The following Function is executing in its own thread:

private void doSendData()
    try {

           //writeToFile(); // just a temporary location of a call
           InetAddress serverAddr = InetAddress.getByName(serverAddress);
           //Log.d("TCP", "C: Connecting...");
           Socket socket = new Socket(serverAddr, portNumber);

               try {
                //Log.d("TCP", "C: Sending: '" + message + "'");
                PrintWriter out = new PrintWriter( new BufferedWriter( new OutputStreamWriter(socket.getOutputStream())),true);
                String message = packData();
                Log.d("TCP", "C: Sent.");
                Log.d("TCP", "C: Done.");
                connectionAvailable = true;

             } catch(Exception e) {
                 Log.e("TCP", "S: Error", e);
                 connectionAvailable = false;

               } finally {

         } catch (Exception e) {
              Log.e("TCP", "C: Error", e);

When the execution reaches the line serverAddr.wait(60000) it throws an Exception:

java.lang.IllegalMonitorStateException: object not locked by thread before wait()

Does anyone know how to lock an object or a function in order to prevent the concurrency? I've tried to add a Lock object:

private final Lock lock = new ReentrantLock();

and the line

boolean locked = lock.tryLock();

at the beginning of function but it didn't work.

  • What do you want to do? The WAIT does not make any sense... – ReneS Mar 30 '09 at 0:14

In order to call wait() on an object, you have to hold the synchronized lock on that object (though the lock is actually released while the thread is waiting):

synchronized (serverAddr) {

I have to admit that why you're wanting to do this baffles me in this case...

  • Sorry, just to be clear: I understand why you have to acquire the lock on the object before waiting on it. What I don't understand is the logic of what the original poster is actually trying to do...!!! – Neil Coffey Mar 30 '09 at 19:51
  • 1
    Oh, then my comment is redacted :) – Bill K Mar 30 '09 at 22:51
  • 1
    +1 for "the lock is actually released while thread is waiting", helped me fixed another issue and I wasn't aware of that (yes, am new to java) – spirytus Aug 17 '12 at 2:28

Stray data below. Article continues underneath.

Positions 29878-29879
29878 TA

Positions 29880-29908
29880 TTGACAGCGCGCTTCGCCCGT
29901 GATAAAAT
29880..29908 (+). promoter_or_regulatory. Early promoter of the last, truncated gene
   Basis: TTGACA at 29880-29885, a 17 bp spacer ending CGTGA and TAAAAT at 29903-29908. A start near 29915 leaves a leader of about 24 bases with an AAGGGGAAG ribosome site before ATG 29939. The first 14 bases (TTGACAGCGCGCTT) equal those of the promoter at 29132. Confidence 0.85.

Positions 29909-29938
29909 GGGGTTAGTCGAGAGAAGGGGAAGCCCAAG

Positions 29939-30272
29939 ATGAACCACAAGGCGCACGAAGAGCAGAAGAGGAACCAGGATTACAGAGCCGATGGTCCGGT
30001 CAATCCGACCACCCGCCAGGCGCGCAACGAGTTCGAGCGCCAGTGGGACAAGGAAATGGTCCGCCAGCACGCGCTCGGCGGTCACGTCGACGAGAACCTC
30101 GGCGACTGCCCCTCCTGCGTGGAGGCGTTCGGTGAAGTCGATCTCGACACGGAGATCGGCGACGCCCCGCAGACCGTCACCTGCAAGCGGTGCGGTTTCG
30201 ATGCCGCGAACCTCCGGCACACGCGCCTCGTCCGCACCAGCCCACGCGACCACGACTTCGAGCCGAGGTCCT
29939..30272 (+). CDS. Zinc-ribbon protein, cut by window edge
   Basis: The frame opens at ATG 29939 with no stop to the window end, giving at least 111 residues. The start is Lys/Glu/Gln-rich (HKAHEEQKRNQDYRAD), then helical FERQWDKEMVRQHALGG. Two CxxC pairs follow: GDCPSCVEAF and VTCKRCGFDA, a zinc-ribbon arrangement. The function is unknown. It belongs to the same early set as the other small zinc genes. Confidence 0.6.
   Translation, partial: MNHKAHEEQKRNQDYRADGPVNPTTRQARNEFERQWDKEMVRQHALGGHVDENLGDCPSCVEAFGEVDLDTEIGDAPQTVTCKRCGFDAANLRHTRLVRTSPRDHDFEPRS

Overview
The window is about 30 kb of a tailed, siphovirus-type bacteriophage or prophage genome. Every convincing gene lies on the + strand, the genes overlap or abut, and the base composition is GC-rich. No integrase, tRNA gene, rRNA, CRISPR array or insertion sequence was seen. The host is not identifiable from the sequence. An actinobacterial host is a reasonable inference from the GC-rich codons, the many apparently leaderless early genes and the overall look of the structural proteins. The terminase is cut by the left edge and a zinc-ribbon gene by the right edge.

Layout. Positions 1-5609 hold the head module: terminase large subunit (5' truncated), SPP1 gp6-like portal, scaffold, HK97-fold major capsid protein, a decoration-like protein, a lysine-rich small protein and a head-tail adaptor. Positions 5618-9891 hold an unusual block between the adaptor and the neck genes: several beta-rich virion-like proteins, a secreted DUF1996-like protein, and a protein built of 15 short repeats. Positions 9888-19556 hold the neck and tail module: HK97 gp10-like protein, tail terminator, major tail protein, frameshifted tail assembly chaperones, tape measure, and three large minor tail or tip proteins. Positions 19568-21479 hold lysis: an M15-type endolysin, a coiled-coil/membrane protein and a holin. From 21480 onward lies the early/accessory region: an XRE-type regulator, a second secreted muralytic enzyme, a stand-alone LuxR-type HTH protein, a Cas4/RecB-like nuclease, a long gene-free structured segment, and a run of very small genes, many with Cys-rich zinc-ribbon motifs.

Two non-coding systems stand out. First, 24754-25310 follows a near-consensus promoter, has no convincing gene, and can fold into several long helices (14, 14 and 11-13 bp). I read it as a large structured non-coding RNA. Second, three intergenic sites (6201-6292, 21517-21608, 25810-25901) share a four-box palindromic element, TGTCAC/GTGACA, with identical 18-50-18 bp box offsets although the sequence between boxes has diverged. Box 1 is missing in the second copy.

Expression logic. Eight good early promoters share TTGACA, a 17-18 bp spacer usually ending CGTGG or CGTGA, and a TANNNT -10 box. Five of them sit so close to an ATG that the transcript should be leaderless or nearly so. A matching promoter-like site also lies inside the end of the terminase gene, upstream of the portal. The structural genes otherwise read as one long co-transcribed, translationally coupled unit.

• I assume the OP is trying to ensure that only one connection to that address is being made at any given time. If that's the case, I predict that it still won't work because each thread sees a different 'serverAddr' object, although I could be wrong on that. – Aquarelle Mar 6 '14 at 8:40

Maybe the method you are looking for is Thread.sleep(long)? This method will wait (as in stop the execution of the thread) for the specified time in milliseconds before resuming.

object.wait(long) (which is what you are using) does something entirely different. It waits for another object from another thread to notify it (ie: send it a sort of wakeup message), and will wait at most the specified number of milliseconds. Given the code you posted, I highly doubt this is what you really want.

If Thread.sleep() is not what you want, then you should use the synchronized block as mentioned by the other posters.


I always cringe when I see this kind of code. Do yourself a favour and have a look at the java.util.concurrent package.


To avoid that error message, use the synchronized keyword:


The above are correct. You can use a synchronized block of code. Or you can create what they call a mutex. A mutex can actually be any object. Lots of people just use Object itself as a mutex. Then you can lock on the mutex. Any threads wanting to get access must wait for thread holding the mutex to release it.

There was also a suggestion by Apocalisp. I would also recommend that you look at the java.util.concurrent package.


In general when you have multi-threaded program in Java you need to lock the shared variable by using synchronized (key-word) then in anytime just one thread can access the shared memory.


Below code should work.

     private final ReentrantLock lock = new ReentrantLock();

     lock.lock();  // block until condition holds
     try {
     } finally {

Refer to this documentation page for more details.

public void lock()

Acquires the lock.

Acquires the lock if it is not held by another thread and returns immediately, setting the lock hold count to one.

If the current thread already holds the lock then the hold count is incremented by one and the method returns immediately.

If the lock is held by another thread then the current thread becomes disabled for thread scheduling purposes and lies dormant until the lock has been acquired, at which time the lock hold count is set to one

Refer to this SE question to know the advantages of lock over synchronization:

Synchronization vs Lock

Your Answer

By clicking “Post Your Answer”, you agree to our terms of service, privacy policy and cookie policy

Not the answer you're looking for? Browse other questions tagged or ask your own question.